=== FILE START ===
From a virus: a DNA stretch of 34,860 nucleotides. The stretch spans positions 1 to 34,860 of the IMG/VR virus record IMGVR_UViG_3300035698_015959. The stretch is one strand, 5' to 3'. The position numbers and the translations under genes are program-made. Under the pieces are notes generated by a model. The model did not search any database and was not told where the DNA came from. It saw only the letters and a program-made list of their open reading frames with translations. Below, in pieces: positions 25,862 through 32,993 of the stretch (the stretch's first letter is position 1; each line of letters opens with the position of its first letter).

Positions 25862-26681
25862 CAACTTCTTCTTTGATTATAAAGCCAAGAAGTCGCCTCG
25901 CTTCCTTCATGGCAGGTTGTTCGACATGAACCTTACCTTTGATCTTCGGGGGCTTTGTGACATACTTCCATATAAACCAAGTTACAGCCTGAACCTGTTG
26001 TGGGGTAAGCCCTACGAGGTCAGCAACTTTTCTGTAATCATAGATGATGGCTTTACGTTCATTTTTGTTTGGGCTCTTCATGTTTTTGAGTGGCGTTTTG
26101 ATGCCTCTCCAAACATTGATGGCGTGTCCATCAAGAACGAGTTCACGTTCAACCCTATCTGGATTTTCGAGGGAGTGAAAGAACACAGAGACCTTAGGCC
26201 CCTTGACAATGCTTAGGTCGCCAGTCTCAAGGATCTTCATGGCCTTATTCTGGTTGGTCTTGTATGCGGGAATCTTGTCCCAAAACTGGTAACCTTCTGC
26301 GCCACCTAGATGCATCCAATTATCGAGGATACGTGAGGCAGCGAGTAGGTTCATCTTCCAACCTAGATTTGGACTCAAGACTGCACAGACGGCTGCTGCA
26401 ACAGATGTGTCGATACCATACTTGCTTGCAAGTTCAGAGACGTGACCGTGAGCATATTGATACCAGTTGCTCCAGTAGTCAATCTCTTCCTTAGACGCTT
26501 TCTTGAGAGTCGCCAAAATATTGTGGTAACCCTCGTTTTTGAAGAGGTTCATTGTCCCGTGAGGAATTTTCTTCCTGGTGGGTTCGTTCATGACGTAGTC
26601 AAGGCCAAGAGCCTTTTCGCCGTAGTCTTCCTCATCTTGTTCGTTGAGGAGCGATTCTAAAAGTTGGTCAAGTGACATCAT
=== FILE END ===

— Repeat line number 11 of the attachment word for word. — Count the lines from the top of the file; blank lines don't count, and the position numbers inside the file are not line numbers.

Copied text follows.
26601 AAGGCCAAGAGCCTTTTCGCCGTAGTCTTCCTCATCTTGTTCGTTGAGGAGCGATTCTAAAAGTTGGTCAAGTGACATCAT